In a blog post published on the Federal Trade Commission (FTC) website, Jessica Rich, Director of the FTC’s Bureau of Consumer Protection, recently stated that:

“we regard data as ‘personally identifiable,’ and thus warranting privacy protections, when it can be reasonably linked to a particular person, computer, or device. In many cases, persistent identifiers such as device identifiers, MAC addresses, static IP addresses, or cookies meet this test.”

The post (which reiterates Ms. Rich’s remarks at the Network Advertising Initiative’s April meeting) suggests a shift in the FTC’s treatment of IP addresses and other numbers that identify a browser or device.   The FTC previously has taken the position that browser and device identifiers are deserving of privacy protections, but the FTC generally has avoided classifying these identifiers as equivalent to personally identifiable information (such as name, email, and address) except in the narrow context of children’s privacy.  (The FTC’s rule implementing the Children’s Online Privacy Protection Act defines “personal information” to include a “persistent identifier that can be used to recognize a user over time and across different Web sites or online services.”)

For example, the FTC staff’s 2009 Self-Regulatory Principles for Online Behavioral Advertising state:

In many cases, the information collected is not personally identifiable in the traditional sense – that is, the information does not include the consumer’s name, physical address, or similar identifier that could be used to identify the consumer in the offline world. Instead, businesses generally use “cookies” to track consumers’ activities and associate those activities with a particular computer or device.  . . .  [H]owever, it may be possible to link or merge the collected information with personally identifiable information – for example, name, address, and other information provided by a consumer when the consumer registers at a website.

The FTC’s 2012 Report on Protecting Consumer Privacy in an Era of Rapid Change avoided classifying browser and device identifiers as “personally identifiable” information.  Instead, the Commission concluded that privacy protections apply “even if the individual pieces of data do not constitute PII,” as long as the consumer data “can be reasonably linked to a specific consumer, computer, or other device.”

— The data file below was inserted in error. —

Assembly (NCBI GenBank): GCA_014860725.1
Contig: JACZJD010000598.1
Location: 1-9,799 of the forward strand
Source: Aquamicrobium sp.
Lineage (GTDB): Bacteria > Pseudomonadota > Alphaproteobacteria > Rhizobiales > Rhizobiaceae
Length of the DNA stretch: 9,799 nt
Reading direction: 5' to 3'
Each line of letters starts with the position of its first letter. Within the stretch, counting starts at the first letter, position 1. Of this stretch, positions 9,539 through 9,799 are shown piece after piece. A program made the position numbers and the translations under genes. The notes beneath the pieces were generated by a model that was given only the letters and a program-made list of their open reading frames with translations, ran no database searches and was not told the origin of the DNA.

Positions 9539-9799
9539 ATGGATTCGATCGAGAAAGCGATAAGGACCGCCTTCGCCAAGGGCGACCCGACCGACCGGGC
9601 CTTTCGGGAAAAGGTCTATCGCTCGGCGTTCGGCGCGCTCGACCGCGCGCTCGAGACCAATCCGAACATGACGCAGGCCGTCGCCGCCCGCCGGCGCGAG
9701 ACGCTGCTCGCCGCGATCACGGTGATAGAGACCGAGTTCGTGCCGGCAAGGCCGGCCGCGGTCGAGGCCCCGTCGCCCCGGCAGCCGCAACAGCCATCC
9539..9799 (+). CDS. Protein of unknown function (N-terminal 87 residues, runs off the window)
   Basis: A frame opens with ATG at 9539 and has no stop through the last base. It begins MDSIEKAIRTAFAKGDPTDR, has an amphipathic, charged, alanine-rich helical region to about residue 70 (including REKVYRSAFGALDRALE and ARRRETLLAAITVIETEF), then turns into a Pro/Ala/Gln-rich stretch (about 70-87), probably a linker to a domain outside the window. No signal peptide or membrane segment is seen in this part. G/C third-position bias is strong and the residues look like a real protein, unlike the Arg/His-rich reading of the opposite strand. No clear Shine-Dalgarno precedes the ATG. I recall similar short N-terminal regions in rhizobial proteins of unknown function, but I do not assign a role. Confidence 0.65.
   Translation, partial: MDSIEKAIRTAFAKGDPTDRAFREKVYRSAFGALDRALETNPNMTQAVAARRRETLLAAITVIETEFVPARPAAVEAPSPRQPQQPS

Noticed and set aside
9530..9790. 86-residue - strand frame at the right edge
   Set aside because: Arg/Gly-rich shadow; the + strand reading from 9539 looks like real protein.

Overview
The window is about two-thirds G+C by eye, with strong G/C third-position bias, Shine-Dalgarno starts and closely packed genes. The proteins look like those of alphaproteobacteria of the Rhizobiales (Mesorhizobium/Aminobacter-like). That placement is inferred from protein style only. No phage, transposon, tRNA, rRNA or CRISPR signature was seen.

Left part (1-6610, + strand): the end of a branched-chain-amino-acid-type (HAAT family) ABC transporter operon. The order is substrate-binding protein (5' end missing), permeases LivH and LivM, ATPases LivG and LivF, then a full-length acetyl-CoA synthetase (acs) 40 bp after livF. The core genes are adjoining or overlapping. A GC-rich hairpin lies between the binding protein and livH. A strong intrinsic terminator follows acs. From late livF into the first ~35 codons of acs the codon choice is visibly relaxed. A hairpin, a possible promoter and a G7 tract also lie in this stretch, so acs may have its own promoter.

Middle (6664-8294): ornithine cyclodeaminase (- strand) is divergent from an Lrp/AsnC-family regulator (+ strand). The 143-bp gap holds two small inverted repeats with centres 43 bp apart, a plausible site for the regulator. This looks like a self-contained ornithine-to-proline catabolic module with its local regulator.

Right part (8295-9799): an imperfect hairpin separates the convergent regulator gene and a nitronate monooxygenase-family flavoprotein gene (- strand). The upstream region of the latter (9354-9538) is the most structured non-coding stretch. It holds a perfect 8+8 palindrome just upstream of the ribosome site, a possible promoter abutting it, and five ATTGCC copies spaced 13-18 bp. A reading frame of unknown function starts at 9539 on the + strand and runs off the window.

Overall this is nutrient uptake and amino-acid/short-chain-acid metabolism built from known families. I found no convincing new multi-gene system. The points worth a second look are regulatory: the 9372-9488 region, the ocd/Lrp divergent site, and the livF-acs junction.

Notably, a blanket characterization of browser and device identifiers as “personally identifiable” information for purposes of Section 5 of the FTC Act is in tension with certain privacy statutes as interpreted by the federal courts.  For instance:

  • Section 631 of the Cable Communications Policy Act of 1984 defines the term “personally identifiable information” in the negative to “not include any record of aggregate data which does not identify particular persons.” 47 U.S.C. 551(a)(2)(A).  Courts interpreting this statute have concluded that device identifiers, on their own, are not “personally identifiable information.” See Klimas v. Comcast Cable Communications, Inc., Case No. 02-CV-72054-DT, 2003 WL 23472182, *5 (E.D. Mich. July 1, 2003) (“[U]nless an IP address is correlated to some other information, such as Comcast’s log of IP addresses assigned to its subscribers (or a hotel registry in the analogy of hotel room numbers), it does not identify any single subscriber by itself. In other words, an IP address, by itself, is not ‘specific information about the subscriber.’ Therefore, Comcast’s collection of IP-URL linkages cannot constitute PII unless it is linked to the IP address/subscriber log.”); Pruitt v. Comcast Cable Holdings, LLC, 100 Fed. Appx. 713, 716 (10th Cir. 2004) (“Without [additional information] one cannot connect the [information contained in the converter box] with a specific consumer”).